With Congress back from its 4th of July recess, this week begins a three-week stretch until … wait for it … the August recess.
Flying The White Flag … White (Fun) House Of Mirrors … Odds Of Passing USMCA … Fight Over Facial Recognition … Debt Ceiling, Shutdown, Recess … Hedge-Fund Billionaires, Fighter Pilots, Holding Grudges … We Are The Champions Of The World … Texas Born, Texas Bred and When I Die, Texas Dead. Ha! … and other news of the week.
Capstone National Partners
Flying The White Flag
theSkimm “[Trump] gave up on his attempts to add a citizenship question to the 2020 census. Last month, the Supremes blocked the admin from adding it, saying it didn’t have a good reason for including it. Recently, there were reports that Trump was going to do the damn thing himself and take executive action to get the question on the census. But now he’s ditching his census dreams. Instead, he says he’ll order federal agencies to hand over data on people’s citizenship statuses. Plot twist: this is something that the gov apparently already does.
Politico “Amid a cascade of especially pungent tweets Thursday, Trump tapped out one of his stock refrains — that he is a “Stable Genius.” But his leadership style has become more volatile than ever, with the commander in chief pinballing between opposing poles of major decisions, switching with little explanation, leaving allies inside and outside his administration unable to explain what just happened.
THURSDAY was only the most recent example. The president suddenly abandoned his quest to add a citizenship question to the census, after talking up the idea for days. A.G. Bill Barr boasted in an interview earlier this week that he had found a legal way to do it. Then Trump pulled the plug, ordering the Commerce Department to count how many undocumented immigrants there are in America — an option Commerce had rejected months ago.
AND THERE’S MORE:
— THE PRESIDENT said he was going to make health care reform a priority this Congress, but we’ve heard next to nothing about it since he made that proclamation.
– IRAN … THE PRESIDENT authorized air strikes to retaliate for Iran’s downing of a U.S. drone, only to call them off at the last minute.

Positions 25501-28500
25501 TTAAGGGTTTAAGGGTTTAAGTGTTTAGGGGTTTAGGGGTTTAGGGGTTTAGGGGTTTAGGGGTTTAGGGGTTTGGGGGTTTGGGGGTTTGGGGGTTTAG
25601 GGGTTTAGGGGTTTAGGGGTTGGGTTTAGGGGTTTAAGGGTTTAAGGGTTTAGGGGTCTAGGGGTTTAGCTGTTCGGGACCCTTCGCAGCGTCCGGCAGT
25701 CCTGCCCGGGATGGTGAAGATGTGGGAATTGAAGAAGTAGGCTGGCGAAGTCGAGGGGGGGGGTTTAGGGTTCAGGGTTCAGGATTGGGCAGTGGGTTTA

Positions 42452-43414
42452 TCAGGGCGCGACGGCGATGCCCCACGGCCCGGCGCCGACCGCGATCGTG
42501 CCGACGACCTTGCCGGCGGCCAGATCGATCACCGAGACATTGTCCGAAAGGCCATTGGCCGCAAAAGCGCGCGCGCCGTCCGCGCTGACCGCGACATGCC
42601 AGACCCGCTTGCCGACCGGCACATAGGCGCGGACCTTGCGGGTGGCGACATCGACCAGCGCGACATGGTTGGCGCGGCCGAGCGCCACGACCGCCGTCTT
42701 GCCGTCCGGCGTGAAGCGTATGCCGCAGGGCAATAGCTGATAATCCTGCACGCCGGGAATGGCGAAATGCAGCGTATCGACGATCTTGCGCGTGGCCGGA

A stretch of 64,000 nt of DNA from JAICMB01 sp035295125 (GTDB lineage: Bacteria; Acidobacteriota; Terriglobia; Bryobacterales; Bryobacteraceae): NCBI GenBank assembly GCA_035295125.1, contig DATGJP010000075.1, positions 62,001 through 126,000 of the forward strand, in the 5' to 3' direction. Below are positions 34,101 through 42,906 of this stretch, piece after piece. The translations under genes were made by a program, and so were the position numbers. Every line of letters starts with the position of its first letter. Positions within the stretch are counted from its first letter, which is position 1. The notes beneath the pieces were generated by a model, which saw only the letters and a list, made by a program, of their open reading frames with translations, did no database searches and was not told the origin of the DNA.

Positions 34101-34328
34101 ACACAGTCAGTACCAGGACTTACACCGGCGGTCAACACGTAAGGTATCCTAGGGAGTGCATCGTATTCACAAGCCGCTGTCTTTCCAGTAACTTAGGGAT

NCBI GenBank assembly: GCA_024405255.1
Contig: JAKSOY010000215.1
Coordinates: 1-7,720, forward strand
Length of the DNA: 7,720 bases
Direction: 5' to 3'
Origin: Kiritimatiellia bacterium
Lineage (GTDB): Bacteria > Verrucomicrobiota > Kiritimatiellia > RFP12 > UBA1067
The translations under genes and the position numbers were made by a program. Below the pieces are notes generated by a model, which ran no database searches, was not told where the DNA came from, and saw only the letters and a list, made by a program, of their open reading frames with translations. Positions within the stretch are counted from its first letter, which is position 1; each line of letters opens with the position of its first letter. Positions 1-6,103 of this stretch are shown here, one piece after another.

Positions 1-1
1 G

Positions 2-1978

— HIS ADMINISTRATION has called Huawei a national security threat — as have members of his party on Capitol Hill — only to have the president say he’d be happy to have the tech company be a subject of negotiations in trade talks with China.
— SHANAHAN … White House aides confidently predicted that Patrick Shanahan was safe as Defense secretary, just before he quit — or was fired.
WHAT’S GOING ON? It’s doubtful the president has changed much, and you can no longer say the Mueller investigation is weighing on him. Here’s a theory: Past aides were skilled at reading his intentions, understanding what to ignore and knowing how to redirect his whims. But recently, the administration has been unable to keep up with a president whose unstructured decision-making process has him in different positions in a few hours. For White House reporters, just trying to pin down basic facts of what the administration is doing from day to day has become a funhouse of mirrors — adding to the confusion.”
MILESTONE Axios “Seven months after Jim Mattis resigned as defense secretary last December, the U.S. still has no confirmed replacement — with the nation facing potential armed conflict with Iran, AP writes. Why it matters: That’s the longest such stretch in Pentagon history. There is also no confirmed deputy defense secretary, and other senior civilian and military Pentagon positions are in limbo, more than at any recent time.”
Politico “The Democratic presidential primary is becoming a big problem for what would be President Donald Trump’s premier bipartisan achievement. “The leading White House contenders are amping up their opposition to the U.S.- Mexico-Canada agreement, which has been stalled for months. And House Speaker Nancy Pelosi is showing no signs of bending without major changes…”
ALSO NEW … ROBERT MUELLER’S testimony is likely to be delayed until July 24, and the two sides are discussing a longer appearance on Capitol Hill. The situation is fluid, but our sources tell us the hearing could now last three hours, instead of two.”
Fight Over Facial Recognition
Axios “A fight over regulating facial recognition tech will begin this week, although an all-out ban is unlikely.
This new privacy front was opened by reports that federal authorities have used facial recognition on millions of driver’s license photos. Microsoft and Amazon have called on the federal government to regulate, but not ban, the technology.